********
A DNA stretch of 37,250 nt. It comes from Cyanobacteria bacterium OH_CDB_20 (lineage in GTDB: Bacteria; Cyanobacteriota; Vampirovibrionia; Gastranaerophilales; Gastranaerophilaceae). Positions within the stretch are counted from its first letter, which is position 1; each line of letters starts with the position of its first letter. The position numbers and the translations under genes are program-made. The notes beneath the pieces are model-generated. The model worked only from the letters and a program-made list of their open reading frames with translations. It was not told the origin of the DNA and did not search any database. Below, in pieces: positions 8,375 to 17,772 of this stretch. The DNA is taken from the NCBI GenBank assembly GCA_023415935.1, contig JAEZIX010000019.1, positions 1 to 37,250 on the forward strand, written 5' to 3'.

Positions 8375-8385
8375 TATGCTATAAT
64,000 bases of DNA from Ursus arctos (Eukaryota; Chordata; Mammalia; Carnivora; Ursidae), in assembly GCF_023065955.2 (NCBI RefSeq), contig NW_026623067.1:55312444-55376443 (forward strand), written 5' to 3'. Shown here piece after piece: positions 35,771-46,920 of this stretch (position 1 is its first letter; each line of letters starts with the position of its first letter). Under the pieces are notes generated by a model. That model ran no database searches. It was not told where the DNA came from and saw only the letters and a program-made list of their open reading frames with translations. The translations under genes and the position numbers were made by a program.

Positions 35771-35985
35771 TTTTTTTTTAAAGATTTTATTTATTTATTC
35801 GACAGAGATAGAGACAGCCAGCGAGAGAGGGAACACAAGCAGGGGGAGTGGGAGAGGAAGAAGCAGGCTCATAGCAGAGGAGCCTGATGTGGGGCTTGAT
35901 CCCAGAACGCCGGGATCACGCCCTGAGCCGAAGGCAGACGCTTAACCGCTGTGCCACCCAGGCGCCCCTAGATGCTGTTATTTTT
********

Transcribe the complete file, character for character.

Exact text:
A DNA stretch of 37,250 nt. It comes from Cyanobacteria bacterium OH_CDB_20 (lineage in GTDB: Bacteria; Cyanobacteriota; Vampirovibrionia; Gastranaerophilales; Gastranaerophilaceae). Positions within the stretch are counted from its first letter, which is position 1; each line of letters starts with the position of its first letter. The position numbers and the translations under genes are program-made. The notes beneath the pieces are model-generated. The model worked only from the letters and a program-made list of their open reading frames with translations. It was not told the origin of the DNA and did not search any database. Below, in pieces: positions 8,375 to 17,772 of this stretch. The DNA is taken from the NCBI GenBank assembly GCA_023415935.1, contig JAEZIX010000019.1, positions 1 to 37,250 on the forward strand, written 5' to 3'.

Positions 8375-8385
8375 TATGCTATAAT
64,000 bases of DNA from Ursus arctos (Eukaryota; Chordata; Mammalia; Carnivora; Ursidae), in assembly GCF_023065955.2 (NCBI RefSeq), contig NW_026623067.1:55312444-55376443 (forward strand), written 5' to 3'. Shown here piece after piece: positions 35,771-46,920 of this stretch (position 1 is its first letter; each line of letters starts with the position of its first letter). Under the pieces are notes generated by a model. That model ran no database searches. It was not told where the DNA came from and saw only the letters and a program-made list of their open reading frames with translations. The translations under genes and the position numbers were made by a program.

Positions 35771-35985
35771 TTTTTTTTTAAAGATTTTATTTATTTATTC
35801 GACAGAGATAGAGACAGCCAGCGAGAGAGGGAACACAAGCAGGGGGAGTGGGAGAGGAAGAAGCAGGCTCATAGCAGAGGAGCCTGATGTGGGGCTTGAT
35901 CCCAGAACGCCGGGATCACGCCCTGAGCCGAAGGCAGACGCTTAACCGCTGTGCCACCCAGGCGCCCCTAGATGCTGTTATTTTT